Syria: Meeting on Political and Humanitarian Developments
Tomorrow (25 November), Under-Secretary-General for Humanitarian Affairs Mark Lowcock and Deputy Special Envoy Khawla Matar are expected to brief the Security Council on the humanitarian and political situations in Syria, respectively, in an open videoconference (VTC). A closed VTC is scheduled to follow.
During tomorrow’s briefing, Deputy Special Envoy Matar is likely to focus her briefing on progress that has been made on organising the next round of meetings of the Constitutional Committee. The committee has held three rounds of talks since being launched over twelve months ago, though progress has been minimal. The most recent round was in August.
From 24 to 26 October, Special Envoy Geir O. Pedersen travelled to Damascus to meet with officials in an effort to narrow divisions on a potential fourth and fifth round of meetings of the committee. Briefing the Council on 27 October, Pedersen noted that constitutional reform alone would not resolve Syria’s conflict, but that it could be a “door opener to a deeper and wider process”. If an agreement between the co-chairs could be found in short order, he noted, it would still be possible to organise the fourth round of talks in-person in Geneva in November.
Matar is likely to describe what subsequent steps have been taken to bring the parties back together and to bridge differences over the agenda, which has remained a main point of contention in the committee’s work. The Syrian government has insisted that the next session’s agenda be centred on “national foundations and principles” such as countering terrorism and sanctions relief prior to discussing constitutional matters, while the opposition has maintained that the agenda should focus on constitutional principles, rights and freedoms, or the structure of the constitution. It appears that an agreement has been reached on the agenda of the fourth and fifth rounds of meetings: for the fourth round, the agenda will revolve around “national foundations and principles”, while the fifth round will transition to a discussion of constitutional issues.
While members are expected to welcome progress on the Constitutional Committee, they will be interested to learn more details of the timeline of the upcoming meetings. Initial proposals suggested that the end of November and early December would be a viable option for a fourth round, and early January for a proposed fifth round, of in-person meetings in Geneva. The death of Syrian Foreign Minister Walid Muallem, which was announced on 16 November, does not appear to have affected these plans. However, it is possible that travel restrictions due to the COVID-19 pandemic and the relatively high coronavirus caseload in Switzerland may cause the timeline to shift. (There was a two-day hiatus during the third round of Geneva meetings in August, after three members of the Constitutional Committee tested positive for COVID-19.)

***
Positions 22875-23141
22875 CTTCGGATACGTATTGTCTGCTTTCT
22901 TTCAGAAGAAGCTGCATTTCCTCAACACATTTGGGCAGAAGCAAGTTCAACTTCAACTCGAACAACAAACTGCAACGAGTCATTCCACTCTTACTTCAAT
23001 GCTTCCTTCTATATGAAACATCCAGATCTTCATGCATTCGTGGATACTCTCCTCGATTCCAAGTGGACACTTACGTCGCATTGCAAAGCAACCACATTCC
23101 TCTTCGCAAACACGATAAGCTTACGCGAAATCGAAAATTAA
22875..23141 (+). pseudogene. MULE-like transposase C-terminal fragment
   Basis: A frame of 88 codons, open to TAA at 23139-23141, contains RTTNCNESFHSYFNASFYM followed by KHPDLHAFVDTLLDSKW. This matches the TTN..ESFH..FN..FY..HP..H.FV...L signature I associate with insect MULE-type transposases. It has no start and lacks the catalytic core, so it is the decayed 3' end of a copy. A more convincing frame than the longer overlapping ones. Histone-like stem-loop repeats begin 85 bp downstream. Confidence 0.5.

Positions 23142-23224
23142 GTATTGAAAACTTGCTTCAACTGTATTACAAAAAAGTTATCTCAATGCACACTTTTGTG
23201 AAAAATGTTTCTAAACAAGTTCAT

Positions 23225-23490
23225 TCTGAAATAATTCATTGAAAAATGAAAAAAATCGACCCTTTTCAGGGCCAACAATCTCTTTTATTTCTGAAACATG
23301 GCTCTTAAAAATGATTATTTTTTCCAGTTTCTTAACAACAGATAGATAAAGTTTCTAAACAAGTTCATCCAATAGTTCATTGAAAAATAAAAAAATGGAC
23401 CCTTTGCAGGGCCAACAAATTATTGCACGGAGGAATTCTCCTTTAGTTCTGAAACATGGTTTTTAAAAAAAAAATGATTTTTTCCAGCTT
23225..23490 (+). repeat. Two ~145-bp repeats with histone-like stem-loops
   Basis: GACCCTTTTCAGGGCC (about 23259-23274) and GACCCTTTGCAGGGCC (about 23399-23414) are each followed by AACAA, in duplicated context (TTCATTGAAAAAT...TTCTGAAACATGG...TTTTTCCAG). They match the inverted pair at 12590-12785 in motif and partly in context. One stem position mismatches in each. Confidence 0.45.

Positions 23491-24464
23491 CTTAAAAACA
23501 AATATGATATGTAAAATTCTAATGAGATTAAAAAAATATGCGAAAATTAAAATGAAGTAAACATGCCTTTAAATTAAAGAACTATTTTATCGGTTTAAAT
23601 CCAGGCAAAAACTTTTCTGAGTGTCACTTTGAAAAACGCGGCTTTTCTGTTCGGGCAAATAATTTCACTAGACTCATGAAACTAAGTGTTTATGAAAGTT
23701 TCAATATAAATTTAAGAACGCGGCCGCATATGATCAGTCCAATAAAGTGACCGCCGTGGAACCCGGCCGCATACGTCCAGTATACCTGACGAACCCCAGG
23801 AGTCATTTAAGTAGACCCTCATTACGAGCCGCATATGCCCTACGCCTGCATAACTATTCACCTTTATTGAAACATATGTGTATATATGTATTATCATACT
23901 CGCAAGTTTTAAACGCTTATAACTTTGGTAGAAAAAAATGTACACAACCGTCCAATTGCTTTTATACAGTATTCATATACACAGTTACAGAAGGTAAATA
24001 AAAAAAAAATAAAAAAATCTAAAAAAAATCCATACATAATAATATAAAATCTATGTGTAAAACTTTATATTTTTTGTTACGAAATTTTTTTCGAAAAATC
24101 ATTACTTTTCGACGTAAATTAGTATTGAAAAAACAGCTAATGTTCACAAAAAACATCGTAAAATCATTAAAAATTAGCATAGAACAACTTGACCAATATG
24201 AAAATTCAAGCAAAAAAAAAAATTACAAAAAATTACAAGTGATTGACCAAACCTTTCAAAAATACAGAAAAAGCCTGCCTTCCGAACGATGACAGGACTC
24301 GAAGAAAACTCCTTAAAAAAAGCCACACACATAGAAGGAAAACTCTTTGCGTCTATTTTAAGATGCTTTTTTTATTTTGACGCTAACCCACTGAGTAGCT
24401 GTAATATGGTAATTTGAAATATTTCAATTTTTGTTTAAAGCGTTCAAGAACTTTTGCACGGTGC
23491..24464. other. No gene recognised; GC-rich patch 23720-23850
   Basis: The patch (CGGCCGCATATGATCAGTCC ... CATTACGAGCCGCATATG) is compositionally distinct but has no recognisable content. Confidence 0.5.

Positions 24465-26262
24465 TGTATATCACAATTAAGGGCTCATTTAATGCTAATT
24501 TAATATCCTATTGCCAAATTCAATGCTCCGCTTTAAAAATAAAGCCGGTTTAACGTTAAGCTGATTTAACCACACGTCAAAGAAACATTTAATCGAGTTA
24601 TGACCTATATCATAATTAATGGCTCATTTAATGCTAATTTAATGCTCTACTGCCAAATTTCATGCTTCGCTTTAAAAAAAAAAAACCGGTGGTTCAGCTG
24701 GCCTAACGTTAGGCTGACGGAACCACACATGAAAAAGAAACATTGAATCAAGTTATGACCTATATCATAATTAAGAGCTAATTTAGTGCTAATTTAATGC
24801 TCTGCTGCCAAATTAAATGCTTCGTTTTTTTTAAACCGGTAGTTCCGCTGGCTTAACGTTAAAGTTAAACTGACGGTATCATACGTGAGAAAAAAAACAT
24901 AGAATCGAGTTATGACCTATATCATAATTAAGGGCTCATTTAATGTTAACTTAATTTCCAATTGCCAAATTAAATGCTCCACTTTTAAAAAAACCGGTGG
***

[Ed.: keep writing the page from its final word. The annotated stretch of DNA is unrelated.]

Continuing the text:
Council members are also likely to want an update from the Special Envoy’s office on the security situation in the country. Briefing the Council on 27 October, Pedersen noted that there was renewed attention to the political process, as “some key stakeholders have signaled that they see the military phase of the conflict as ending”. Frontlines, he highlighted, have not shifted since March 2020 and civilian casualties are at their lowest levels since 2011. However, the Syrian military shelled several areas around Idlib on 4 November, killing at least eight civilians, according to media reports. This incident follows a period of several weeks in which OCHA reported an increase in shelling and airstrikes in the area.